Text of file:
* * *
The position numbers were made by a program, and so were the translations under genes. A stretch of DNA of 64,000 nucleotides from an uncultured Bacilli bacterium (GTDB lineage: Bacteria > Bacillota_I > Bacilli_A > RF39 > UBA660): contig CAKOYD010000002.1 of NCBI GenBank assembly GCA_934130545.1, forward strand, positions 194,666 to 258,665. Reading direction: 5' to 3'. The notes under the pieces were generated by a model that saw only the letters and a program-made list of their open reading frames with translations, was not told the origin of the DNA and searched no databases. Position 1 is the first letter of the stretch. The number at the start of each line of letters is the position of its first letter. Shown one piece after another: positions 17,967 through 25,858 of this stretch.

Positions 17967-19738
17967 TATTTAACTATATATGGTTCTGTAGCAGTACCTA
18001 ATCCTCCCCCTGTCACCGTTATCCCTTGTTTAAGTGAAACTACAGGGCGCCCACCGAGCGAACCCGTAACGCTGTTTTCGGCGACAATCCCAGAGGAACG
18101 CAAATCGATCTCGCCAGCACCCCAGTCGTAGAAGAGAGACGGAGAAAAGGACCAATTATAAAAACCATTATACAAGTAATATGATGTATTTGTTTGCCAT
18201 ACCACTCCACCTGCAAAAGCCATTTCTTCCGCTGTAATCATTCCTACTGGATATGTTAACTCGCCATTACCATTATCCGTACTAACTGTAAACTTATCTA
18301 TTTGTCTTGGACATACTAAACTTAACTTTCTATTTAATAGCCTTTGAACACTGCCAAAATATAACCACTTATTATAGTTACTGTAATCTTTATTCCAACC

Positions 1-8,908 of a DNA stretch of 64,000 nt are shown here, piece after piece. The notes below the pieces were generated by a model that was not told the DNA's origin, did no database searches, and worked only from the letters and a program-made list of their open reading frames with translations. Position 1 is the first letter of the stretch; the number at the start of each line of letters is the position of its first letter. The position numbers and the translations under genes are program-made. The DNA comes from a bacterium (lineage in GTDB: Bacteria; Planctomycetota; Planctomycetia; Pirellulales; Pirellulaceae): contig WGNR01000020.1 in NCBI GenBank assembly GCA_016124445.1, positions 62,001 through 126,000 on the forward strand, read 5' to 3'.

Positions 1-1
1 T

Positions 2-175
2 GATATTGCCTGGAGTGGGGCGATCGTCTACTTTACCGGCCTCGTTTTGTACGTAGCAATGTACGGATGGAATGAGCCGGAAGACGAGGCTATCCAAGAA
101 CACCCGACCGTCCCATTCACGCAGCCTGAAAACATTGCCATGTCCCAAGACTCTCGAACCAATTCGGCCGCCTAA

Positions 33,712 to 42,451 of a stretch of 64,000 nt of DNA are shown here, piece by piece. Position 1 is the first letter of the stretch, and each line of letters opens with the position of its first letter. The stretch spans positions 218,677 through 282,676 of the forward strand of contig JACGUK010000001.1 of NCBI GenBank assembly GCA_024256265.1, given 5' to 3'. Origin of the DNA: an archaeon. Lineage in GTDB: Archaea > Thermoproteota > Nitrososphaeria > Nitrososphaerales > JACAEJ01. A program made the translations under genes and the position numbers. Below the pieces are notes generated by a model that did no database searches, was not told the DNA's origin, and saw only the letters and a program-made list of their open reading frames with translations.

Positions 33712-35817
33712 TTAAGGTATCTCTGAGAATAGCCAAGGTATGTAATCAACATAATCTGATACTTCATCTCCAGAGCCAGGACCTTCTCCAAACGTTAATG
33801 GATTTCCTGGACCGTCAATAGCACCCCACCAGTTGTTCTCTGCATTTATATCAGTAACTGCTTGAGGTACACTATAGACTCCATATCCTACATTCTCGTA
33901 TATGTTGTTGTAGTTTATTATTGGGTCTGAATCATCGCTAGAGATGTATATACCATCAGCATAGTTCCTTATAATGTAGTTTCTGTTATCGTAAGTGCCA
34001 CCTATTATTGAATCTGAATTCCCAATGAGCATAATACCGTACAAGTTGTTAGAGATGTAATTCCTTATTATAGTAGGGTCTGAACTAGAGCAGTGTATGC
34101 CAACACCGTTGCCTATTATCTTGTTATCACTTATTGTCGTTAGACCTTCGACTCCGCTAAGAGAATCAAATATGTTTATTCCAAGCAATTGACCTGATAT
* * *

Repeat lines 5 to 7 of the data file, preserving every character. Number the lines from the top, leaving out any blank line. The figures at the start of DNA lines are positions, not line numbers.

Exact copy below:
18101 CAAATCGATCTCGCCAGCACCCCAGTCGTAGAAGAGAGACGGAGAAAAGGACCAATTATAAAAACCATTATACAAGTAATATGATGTATTTGTTTGCCAT
18201 ACCACTCCACCTGCAAAAGCCATTTCTTCCGCTGTAATCATTCCTACTGGATATGTTAACTCGCCATTACCATTATCCGTACTAACTGTAAACTTATCTA
18301 TTTGTCTTGGACATACTAAACTTAACTTTCTATTTAATAGCCTTTGAACACTGCCAAAATATAACCACTTATTATAGTTACTGTAATCTTTATTCCAACC